Michael Cantor


The Elements of Style

In formal writing, the future tense requires shall for the first person, will for the second and third. The formula to express the speaker’s belief regarding his future action or state is I shall; I will expresses his determination or his consent. A swimmer in distress cries, “I shall drown; no one will save me!” A suicide puts it the other way: “I will drown; no one shall save me!” In relaxed speech, however, the words shall and will are seldom used precisely; our ear guides us or fails to guide us, as the case may be, and we are quite likely to drown when we want to survive and survive when we want to drown. —The Elements of Style, Strunk and White

I know that I shall scream to all who pass,
“I’m fucking drowning—save my ass!”
And hope they never heard of William Strunk,
for if they have, I’m fucking sunk.

Canon Fodder

I’ll stay within the canon, that seems wise,
no need to entertain the middle-browed—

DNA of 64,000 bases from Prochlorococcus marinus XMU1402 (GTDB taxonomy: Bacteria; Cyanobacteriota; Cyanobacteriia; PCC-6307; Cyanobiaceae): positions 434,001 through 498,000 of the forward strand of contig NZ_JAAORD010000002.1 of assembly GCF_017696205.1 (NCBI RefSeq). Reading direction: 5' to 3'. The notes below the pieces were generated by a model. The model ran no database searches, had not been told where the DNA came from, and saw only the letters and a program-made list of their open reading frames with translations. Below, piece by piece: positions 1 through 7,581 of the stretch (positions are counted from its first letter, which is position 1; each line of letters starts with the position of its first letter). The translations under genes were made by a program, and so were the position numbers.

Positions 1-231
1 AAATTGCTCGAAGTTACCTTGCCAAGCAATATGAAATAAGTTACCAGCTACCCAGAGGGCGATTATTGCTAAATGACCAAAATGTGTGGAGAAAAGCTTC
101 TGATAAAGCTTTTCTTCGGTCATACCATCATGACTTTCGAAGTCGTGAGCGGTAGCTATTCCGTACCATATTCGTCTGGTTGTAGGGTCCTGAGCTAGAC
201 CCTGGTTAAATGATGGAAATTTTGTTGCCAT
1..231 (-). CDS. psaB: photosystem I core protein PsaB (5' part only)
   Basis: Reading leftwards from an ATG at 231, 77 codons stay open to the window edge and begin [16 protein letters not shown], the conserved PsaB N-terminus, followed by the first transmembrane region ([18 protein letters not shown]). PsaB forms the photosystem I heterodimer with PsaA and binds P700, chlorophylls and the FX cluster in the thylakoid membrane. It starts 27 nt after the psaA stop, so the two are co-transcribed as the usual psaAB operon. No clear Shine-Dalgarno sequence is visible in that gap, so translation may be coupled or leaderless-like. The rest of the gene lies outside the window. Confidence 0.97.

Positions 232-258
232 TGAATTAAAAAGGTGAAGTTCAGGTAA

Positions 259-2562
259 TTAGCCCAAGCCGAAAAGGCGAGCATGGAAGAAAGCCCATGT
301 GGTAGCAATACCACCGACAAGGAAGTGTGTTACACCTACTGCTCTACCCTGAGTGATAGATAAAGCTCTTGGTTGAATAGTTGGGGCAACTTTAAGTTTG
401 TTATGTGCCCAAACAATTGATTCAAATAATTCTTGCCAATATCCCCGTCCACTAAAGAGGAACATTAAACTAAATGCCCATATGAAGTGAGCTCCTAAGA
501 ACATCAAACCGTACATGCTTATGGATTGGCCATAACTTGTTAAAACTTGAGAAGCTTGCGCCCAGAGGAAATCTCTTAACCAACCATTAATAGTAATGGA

and keep it safely banal—not too proud
or sexual; eschew the lewd surprise
that is my trademark; carefully disguise
all ribald instincts so that the formal crowd
in made-to-measure wear can bear its loud
support of Petrarch Opens Laura’s Eyes.

Perhaps a different tale of courtly love?
Or focus on Demeter, and good rhymes?
(A reworked myth has won it several times.)
But wait—I think for this year’s Nemerov
I’ll celebrate the pure, exquisite bliss
of Dante, finally banging Beatrice.


Michael Cantor’s full-length collection, Life in the Second Circle (Able Muse Press, 2012), was a finalist for the 2013 Massachusetts Book Award for Poetry.  A chapbook, The Performer, was published in 2007; and his work has appeared in The Dark Horse, Measure, Light, Raintown Review, SCR, Chimaera, The Flea, and numerous other journals and anthologies.  He was also a finalist in the Nemerov (twice), Richard Wilbur, Able Muse and Robert Penn Warren poetry competitions, and won the New England Poetry Club Gretchen Warren and Erika Mumford prizes.  A native New Yorker, he has lived and worked in Japan, Latin America and Europe, and presently resides on Plum Island, north of Boston on the Massachusetts coast.